The Situation I'm at Capitol Hill's Moe Bar with local blues-rock duo The Grizzled Mighty—guitarist/vocalist Ryan Granger and drummer Whitney Petty, both 26, both draining hot toddies to fight off a shared cold (they're also roommates). The pair's headed to see Atlas Sound at Neumos tonight. Petty wears a skull ring, speaks in a slow Southern drawl, and uses the phrase "balls to the wall" a lot. She grew up in the same Atlanta suburb as Atlas frontman Bradford Cox, and used to play guitar with Cox's day job, Deerhunter.
THE GRIZZLED MIGHTY With Pony Time, Lovesick Empire, Danny the Street. Comet Tavern, 922 E. Pike St., 322-9272. $7. 9 p.m. Thurs., March 8.
How They Got Here Granger and Petty have both lived lives of peculiar adventures. Petty dropped out of college in Georgia to work as a trail-builder in Oregon—she tosses around words like "pulaski," "hazel hoe," and "chainsaw" like she's listing members of her family. She moved to Seattle to work for a cruise line as a deckhand, and offers to teach me some sailor's knots.
Granger thought about moving to L.A., but changed his mind after getting mugged and held hostage at gunpoint by a raving lunatic/faux pot dealer down there. Now he makes his living with flowers as an orchid importer for Ballard's Emerald City Orchids. The pair met two years ago, when Petty answered Granger's Craigslist ad. "I think the title was 'You gotta rock it before you roll it,' " she says.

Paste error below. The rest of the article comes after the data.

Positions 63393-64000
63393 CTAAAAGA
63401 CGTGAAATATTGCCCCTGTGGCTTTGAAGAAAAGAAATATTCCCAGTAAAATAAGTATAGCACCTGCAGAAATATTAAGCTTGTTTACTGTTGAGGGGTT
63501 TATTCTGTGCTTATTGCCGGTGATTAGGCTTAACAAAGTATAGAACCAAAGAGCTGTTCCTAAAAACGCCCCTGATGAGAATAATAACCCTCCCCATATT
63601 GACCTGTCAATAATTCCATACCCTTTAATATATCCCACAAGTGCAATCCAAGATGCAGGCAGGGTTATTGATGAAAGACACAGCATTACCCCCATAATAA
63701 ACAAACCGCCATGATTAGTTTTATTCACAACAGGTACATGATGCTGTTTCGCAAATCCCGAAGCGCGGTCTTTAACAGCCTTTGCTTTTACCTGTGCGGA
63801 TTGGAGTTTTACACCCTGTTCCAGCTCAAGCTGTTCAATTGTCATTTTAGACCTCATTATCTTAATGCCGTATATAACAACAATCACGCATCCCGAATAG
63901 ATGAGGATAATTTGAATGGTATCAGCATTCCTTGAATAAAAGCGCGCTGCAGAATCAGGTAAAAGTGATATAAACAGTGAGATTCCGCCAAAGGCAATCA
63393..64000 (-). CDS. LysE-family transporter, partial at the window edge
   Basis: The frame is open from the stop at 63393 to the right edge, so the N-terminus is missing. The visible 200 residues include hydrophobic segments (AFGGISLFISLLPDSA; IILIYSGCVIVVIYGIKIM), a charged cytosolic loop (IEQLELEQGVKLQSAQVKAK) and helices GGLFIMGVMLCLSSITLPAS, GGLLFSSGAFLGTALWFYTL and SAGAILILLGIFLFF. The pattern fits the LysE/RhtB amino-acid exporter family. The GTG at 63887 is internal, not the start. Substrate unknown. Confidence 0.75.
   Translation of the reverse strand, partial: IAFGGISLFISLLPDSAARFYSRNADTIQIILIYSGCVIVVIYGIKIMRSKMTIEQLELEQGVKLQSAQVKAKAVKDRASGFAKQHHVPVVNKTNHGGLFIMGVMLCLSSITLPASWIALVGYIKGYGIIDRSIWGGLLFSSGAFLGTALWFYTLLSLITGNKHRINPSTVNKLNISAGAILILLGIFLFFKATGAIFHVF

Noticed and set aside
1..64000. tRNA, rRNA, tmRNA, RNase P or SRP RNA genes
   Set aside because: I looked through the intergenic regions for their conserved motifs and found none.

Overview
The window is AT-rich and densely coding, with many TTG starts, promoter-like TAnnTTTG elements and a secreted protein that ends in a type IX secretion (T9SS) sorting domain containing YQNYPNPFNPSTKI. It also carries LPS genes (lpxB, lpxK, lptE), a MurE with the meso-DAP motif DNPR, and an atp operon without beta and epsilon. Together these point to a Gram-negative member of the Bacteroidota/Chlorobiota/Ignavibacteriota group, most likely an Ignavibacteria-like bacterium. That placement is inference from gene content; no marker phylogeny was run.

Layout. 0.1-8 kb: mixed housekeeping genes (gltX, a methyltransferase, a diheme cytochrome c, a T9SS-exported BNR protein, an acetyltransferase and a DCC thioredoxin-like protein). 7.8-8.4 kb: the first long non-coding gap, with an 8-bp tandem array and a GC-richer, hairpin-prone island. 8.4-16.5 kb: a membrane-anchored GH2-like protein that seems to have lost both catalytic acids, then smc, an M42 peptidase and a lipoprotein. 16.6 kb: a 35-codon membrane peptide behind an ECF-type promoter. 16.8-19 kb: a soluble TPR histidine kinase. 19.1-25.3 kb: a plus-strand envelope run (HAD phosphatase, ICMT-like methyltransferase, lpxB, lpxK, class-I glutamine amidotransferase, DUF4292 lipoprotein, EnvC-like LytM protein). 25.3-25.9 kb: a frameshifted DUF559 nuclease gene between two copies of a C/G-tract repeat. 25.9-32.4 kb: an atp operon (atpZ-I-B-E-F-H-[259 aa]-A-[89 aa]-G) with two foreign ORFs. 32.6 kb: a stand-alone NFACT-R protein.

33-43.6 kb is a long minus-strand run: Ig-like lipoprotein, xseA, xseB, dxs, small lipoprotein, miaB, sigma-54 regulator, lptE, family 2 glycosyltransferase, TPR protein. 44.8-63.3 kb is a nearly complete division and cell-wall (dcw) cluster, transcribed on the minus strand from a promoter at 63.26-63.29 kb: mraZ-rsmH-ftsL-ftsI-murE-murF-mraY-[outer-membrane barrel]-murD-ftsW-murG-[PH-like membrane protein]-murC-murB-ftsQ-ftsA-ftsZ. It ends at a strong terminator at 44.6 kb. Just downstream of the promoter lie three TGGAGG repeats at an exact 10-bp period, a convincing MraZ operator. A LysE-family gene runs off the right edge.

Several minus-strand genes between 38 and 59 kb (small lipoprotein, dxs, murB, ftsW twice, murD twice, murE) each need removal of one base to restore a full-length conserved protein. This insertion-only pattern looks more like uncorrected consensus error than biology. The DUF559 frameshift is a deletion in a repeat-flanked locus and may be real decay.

Shop Talk "I've always been a classic-rock-head," says Petty. "I loved playing with [Deerhunter] in the sense that they're a really tight band . . . But I never felt like I had much of a creative voice, because I'd want to put in a blues solo, and there's no room for that in Deerhunter songs! That's basically why I drifted out of Deerhunter, because our styles didn't match up."
The Grizzled Mighty's first release, a self-titled full-length, came out last December; its savage, guttural style suits Petty perfectly. "There's no other band I'd want to be in," she says. "It's just balls-to-the-walls rock and roll all the time."
"We make a lot of noise for two people," agrees Granger.
BTW: The White Stripes comparisons are getting old. "At first it was kind of flattering," says Granger, "because the White Stripes are awesome—"
"It's flattering for you, it's shitty for me!" Petty cuts in. They acknowledge the reference is hard to deny (they even make it themselves in their bio), but ultimately they're just thrilled about playing their own brand of blues rock, not imitating Jack White's.
"We're good live," Granger promises. "Most of the time. Unless we have too many hot toddies."